Another existential crisis in the life of my Novel-in-Progress

So, if there was any one thing that every single person I’ve had read the Work In Progress has said, it’s this:

You call this an ending?

Otherwise known as: time to find another way to end this book.

I’ve been avoiding this issue a bit as I’ve been rewriting, because I’m still not sure what would be a better ending. However, I’m almost done resolving the other issues in the book. My new ending must be found. Preferably soon rather than later.

It’s not that I don’t know where my story’s going. Or at least the general neighborhood. It’s just the details.

I’ve been looking for some inspiration online, and have found a few great links to help me out. I’ll share them with my readers, in case any of you are in the same corner as me.

Post from The Other Side of the Story with Janice Hardy http://blog.janicehardy.com/2010/03/end.html

Post from the Creative Penn http://www.thecreativepenn.com/2010/08/09/how-to-write-the-ending/

From How to Write a Book Now http://www.how-to-write-a-book-now.com/plot-development.html

Article by Holly Lisle http://hollylisle.com/how-to-finish-a-novel/

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2 thoughts on “Another existential crisis in the life of my Novel-in-Progress

  1. Oh, endings! So elusive to find the right one.I'm not a fan of crowdsourcing an ending, but I think it might be helpful to find out *why* your readers were saying that. What about it rubbed them the wrong way and what were they looking for (not what they were expecting to happen). I have trouble with endings myself, but I try to figure out what emotion or state of mind I want to convey and try and build something around that.I'm interested to read what advice your links have!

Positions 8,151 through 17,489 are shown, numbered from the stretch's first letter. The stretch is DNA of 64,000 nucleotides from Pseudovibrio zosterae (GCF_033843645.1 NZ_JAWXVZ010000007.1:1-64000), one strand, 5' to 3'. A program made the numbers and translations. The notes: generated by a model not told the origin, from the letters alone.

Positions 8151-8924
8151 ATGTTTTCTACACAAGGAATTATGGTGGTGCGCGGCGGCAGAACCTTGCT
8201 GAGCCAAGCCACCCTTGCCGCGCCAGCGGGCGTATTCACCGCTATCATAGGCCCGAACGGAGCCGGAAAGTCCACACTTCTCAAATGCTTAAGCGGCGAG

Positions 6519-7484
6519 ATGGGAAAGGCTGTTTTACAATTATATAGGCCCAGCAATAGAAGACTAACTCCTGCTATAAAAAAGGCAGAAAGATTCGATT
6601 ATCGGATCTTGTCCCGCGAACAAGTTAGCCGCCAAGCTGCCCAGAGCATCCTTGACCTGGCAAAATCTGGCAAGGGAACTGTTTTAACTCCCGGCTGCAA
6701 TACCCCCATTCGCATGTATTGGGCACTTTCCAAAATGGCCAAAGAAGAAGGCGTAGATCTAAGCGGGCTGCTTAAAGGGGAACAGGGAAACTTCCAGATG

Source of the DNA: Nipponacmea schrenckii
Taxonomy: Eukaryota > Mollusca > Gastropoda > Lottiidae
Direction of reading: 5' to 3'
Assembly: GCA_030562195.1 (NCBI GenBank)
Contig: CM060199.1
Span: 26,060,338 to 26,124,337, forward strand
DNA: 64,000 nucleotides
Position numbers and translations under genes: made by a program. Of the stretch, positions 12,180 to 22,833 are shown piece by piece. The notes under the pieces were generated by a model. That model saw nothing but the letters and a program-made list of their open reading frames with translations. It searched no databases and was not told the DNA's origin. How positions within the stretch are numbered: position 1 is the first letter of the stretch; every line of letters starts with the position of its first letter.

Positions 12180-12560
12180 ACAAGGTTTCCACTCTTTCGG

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  2. Thank G-d, I very carefully selected articulate readers, and they were able to tell me precisely what they didn't like. (There was a lot of overlap.) They then preceded (in most cases) to tell me what they thought would make a better ending. But I didn't like most of those suggestions. I think I have just found "a third way," so to speak, and yes, the links above were helpful. A couple of them mentioned that your ending really needed to address the main theme of the book. It doesn't need to be tidy or upbeat, but it does need thematic closure. Also, there were some pacing issues that the articles clarified for me. I'm hoping to spend a big chunk of tomorrow hammering out the rewritten final few scenes. We'll have to see where it goes…BTW, I think part of the problem with the crowdsourcing endings that you mentioned is that the results will give the readers just what they expect. Often, they've been trained by popular media. If I want to provide something unexpected, or something that makes them go "Aaahhh" and "Oh!" and "Wow!" I specifically don't want to give them the straight from the box ending.

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